Viewing a torrent of flowing liquid turmoil while safe and dry on shore is enough to make anybody hesitate about signing up for a dive charter in the Skookumchuck Narrows. This is also the place where rushing tidal currents commonly reach impressive speeds of 14-16 knots (30 km/hr)! Looking down at churning whirlpools strong enough to challenge 30-foot boats (9m) might make any diver question if it’s even possible to pierce this witch’s cauldron.
Yet hundreds of divers travel to British Columbia’s Sunshine Coast every year to take on the “Skook” and test their dive skills for a look beneath. With the help of a professional dive charter operator, the Skook might be tamed long enough for a quick look or a fun exploratory ride.
The word Skookumchuck comes from the Chinook language with the word skookum meaning “strong” or “powerful”, and the word chuck meaning “water”. Although there are several place names in British Columbia using the word Skookumchuck, most refer to it as the area located on the lower part of Sunshine Coast.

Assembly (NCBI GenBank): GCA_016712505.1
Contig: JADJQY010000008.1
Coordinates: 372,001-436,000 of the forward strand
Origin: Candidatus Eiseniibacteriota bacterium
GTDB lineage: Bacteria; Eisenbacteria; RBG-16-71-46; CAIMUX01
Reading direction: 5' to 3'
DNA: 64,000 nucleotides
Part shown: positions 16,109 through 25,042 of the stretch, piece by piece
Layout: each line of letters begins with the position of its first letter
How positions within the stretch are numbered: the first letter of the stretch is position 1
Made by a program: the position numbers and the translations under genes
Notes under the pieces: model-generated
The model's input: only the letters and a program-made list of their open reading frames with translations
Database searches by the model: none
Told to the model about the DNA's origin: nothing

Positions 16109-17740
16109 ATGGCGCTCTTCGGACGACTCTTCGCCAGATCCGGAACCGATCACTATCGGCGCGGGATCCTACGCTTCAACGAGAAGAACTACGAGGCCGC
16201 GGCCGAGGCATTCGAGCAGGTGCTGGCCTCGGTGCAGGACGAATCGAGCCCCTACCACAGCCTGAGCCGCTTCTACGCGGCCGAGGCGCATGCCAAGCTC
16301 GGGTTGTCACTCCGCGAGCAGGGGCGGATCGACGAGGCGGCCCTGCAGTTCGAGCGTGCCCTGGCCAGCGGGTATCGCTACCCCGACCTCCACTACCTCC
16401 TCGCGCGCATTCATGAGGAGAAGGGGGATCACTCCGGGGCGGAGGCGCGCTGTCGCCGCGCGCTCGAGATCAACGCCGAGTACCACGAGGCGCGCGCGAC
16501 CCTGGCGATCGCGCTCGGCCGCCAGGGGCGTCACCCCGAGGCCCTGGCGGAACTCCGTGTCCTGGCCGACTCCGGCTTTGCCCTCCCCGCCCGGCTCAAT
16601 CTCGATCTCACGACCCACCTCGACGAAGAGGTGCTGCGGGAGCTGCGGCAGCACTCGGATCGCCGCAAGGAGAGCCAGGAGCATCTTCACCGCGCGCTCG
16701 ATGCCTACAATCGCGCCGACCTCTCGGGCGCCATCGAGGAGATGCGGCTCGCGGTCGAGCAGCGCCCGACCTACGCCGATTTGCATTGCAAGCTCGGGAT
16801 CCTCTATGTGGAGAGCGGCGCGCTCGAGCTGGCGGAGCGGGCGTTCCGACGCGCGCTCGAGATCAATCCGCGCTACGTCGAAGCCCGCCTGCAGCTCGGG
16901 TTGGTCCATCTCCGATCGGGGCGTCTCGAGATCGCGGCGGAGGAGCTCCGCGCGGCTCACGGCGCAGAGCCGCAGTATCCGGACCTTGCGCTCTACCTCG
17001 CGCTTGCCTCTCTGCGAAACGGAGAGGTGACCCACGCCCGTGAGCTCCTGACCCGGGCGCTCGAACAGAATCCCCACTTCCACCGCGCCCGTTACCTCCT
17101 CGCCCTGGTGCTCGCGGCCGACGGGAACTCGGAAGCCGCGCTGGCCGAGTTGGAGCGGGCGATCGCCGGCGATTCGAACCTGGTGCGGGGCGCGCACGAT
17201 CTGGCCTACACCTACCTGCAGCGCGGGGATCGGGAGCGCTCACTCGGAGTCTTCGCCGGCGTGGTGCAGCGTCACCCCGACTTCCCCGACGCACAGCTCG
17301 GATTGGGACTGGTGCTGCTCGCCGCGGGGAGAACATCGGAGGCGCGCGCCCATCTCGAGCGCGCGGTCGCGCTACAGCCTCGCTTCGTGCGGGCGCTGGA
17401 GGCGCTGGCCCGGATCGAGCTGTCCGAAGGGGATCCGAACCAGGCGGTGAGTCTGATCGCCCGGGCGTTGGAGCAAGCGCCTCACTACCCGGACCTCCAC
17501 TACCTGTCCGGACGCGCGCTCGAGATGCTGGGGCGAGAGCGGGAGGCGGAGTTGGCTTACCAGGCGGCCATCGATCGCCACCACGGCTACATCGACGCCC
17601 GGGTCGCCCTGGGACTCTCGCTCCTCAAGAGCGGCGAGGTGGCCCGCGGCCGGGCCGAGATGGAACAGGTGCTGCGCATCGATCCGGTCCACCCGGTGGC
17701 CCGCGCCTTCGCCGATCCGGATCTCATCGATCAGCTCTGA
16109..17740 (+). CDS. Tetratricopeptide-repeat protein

Underwater, visiting divers are treated to a collage of vibrantly coloured marine residents at over a half dozen different dive sites within the zone. Each area is quite unique, revealing an array of different fish, anemones, tunicates and even nudibranchs, over a rolling bedrock terrain full of surprises.
“We commonly take only skilled divers to the Skook two to four times a month, all year long,” comments Kal Helyar, co-owner of Strong Water Retreat and Porpoise Bay Dive Charters, located a few minutes by boat from the notorious Narrows. “The trick is not only being able to read the water movement, but knowing when to put your divers in and when to safely get them back onboard before the current picks up again. If everyone is ready to go, bottom-time can be anywhere from 20 to 45 minutes.”
I recently had the opportunity to take on the Skook with my husband, and fellow adrenalin dive junkie, Wayne Grant. Actually, we’re not really adrenalin junkies, just photographers, although I’m not sure if there’s a difference, because we tend to go where the critters are, be it at 60 meters (200 feet), under the ice or in a high current channel.
Fortunately for us, Kal knew exactly what he was doing and didn’t drop (...)